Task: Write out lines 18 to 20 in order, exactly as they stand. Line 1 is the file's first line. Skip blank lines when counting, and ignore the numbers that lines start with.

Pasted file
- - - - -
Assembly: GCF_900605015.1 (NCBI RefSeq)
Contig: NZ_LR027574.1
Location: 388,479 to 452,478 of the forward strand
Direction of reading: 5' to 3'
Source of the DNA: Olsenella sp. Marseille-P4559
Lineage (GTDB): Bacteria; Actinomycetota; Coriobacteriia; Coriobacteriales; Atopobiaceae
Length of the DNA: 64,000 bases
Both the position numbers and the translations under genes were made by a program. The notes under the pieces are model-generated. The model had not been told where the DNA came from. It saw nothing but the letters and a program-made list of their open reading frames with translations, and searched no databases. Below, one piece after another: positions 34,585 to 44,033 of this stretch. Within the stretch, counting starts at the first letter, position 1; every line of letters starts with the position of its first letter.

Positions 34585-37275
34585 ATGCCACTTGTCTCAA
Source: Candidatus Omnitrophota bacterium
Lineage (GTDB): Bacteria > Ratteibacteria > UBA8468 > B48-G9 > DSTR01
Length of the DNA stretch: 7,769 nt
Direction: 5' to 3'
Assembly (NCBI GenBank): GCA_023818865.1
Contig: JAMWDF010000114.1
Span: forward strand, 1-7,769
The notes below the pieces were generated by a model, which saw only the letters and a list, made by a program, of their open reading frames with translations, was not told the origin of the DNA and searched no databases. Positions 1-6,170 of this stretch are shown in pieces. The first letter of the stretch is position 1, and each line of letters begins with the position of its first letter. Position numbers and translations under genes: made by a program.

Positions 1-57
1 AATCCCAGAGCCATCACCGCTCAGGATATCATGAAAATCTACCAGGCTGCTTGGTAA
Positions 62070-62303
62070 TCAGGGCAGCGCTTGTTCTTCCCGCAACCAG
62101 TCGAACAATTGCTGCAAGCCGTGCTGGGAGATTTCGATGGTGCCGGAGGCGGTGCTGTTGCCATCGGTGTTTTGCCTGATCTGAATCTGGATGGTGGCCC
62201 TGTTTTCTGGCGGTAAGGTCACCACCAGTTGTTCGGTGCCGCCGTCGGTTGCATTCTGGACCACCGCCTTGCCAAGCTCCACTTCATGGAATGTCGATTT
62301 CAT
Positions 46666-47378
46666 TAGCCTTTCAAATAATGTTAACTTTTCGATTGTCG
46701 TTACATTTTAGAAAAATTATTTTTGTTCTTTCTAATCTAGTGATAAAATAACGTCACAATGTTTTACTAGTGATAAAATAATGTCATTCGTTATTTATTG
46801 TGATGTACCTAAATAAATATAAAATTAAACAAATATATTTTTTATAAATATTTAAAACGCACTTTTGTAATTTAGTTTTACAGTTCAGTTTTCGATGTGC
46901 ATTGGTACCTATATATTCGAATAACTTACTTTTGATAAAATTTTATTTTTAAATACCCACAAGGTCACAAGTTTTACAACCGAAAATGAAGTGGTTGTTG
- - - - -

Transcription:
The notes below the pieces were generated by a model, which saw only the letters and a list, made by a program, of their open reading frames with translations, was not told the origin of the DNA and searched no databases. Positions 1-6,170 of this stretch are shown in pieces. The first letter of the stretch is position 1, and each line of letters begins with the position of its first letter. Position numbers and translations under genes: made by a program.

Positions 1-57
1 AATCCCAGAGCCATCACCGCTCAGGATATCATGAAAATCTACCAGGCTGCTTGGTAA